So yesterday I posted a graph of a 37-year-old female patient, who was complaining of low back pain, abdominal bloating and constipation, poor digestion and exhaustion. She felt terrible, but her graph was practically perfect. If you didn’t see it yet, you can find it here.
When I posted the case, I asked you to tell me your next move, and how you would explain a nearly perfect graph and a perfectly miserable patient.
Here’s the rest of the story:
As you can see, my next move was to perform a jing-well point graph, since the source point graph showed no significant findings. And the jing-well graph was terrible. The most significant finding here is the “belt block”–which refers to a major upper/lower imbalance. A 51% lower dominance, to be precise.
The Belt Block is caused by a disturbance of the Dai Mai meridian, which interrupts the smooth flow of Chi up and down the torso, leading to an imbalance between upper and lower. It can manifest as either upper dominant or lower dominant, and often produces symptoms similar to the ones this patient was experiencing.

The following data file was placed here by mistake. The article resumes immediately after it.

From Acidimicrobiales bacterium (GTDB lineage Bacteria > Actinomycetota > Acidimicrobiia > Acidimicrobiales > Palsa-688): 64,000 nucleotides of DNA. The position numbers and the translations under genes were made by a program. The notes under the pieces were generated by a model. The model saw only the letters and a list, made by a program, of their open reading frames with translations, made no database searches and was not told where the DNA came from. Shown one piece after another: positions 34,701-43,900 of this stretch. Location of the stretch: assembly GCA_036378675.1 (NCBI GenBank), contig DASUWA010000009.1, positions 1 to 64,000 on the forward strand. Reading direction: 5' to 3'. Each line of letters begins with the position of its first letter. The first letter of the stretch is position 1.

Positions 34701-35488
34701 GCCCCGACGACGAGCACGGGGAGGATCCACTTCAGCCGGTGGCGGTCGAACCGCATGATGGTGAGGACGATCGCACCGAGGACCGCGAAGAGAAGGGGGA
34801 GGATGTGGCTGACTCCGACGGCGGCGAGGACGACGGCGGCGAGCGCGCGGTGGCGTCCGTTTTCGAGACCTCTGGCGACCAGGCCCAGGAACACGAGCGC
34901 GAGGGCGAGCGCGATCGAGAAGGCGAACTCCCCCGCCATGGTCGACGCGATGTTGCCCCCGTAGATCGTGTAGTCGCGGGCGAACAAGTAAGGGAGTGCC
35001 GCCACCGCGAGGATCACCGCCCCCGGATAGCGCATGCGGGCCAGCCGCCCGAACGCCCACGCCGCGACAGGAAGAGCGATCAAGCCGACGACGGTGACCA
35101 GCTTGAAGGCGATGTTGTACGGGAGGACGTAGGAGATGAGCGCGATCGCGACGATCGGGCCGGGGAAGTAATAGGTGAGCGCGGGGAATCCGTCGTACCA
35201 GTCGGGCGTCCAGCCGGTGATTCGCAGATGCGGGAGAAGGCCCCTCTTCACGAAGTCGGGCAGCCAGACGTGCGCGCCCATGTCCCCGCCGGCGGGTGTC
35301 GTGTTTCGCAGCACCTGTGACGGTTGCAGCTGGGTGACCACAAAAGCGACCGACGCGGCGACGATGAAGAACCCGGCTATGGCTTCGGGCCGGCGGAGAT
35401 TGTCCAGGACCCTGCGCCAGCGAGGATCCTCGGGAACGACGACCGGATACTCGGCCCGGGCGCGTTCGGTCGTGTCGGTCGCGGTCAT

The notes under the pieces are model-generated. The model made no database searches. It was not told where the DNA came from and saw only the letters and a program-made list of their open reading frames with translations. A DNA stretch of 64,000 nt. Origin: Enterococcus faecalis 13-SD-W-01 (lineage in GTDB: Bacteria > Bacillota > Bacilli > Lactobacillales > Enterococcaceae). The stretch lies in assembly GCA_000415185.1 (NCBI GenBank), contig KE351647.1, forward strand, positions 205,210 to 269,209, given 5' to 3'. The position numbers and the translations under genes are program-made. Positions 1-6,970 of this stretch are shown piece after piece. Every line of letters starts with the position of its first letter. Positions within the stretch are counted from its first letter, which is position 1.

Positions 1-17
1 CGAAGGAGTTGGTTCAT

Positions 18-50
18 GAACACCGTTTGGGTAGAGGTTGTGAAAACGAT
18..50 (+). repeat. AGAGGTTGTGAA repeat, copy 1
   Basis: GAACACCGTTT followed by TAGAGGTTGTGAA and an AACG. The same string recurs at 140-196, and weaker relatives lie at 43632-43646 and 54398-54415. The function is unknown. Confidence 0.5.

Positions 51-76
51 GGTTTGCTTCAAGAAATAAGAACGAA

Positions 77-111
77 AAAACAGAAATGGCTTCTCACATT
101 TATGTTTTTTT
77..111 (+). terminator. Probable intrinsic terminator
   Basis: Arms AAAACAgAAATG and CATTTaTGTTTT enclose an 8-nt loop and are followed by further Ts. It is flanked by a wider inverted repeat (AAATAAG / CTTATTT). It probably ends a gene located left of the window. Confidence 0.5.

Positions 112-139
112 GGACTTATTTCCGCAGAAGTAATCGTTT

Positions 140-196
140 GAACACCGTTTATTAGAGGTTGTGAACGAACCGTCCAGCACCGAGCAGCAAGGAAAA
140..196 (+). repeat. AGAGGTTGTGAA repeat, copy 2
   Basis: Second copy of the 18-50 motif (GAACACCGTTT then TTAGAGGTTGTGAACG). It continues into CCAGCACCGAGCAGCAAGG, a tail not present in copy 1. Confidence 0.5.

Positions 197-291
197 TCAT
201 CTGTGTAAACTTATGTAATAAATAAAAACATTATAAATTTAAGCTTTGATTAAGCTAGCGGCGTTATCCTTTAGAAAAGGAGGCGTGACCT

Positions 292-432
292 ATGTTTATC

Belt Blocks can be caused by physical trauma such as an automobile accident or a fall but is just as likely to have a mental/emotional cause. In either case, the best approach to restore normal flow is by addressing the master point of the Dai Mai, GB 41, along with its associated point, TE 5. This was the approach I used with this patient, who found almost immediate relief.
The two take-home lessons are as follows:
1. If a symptomatic patient has an excellent graph, examine the other set of points to look for the imbalance. In other words, if the source graph is great, look at the jing-well graph, and vice versa.
2. Whenever you see a significant upper-lower imbalance, add GB 41 and TE 5 to your treatment to restore the function of the Dai Mai. You’ll be glad you did.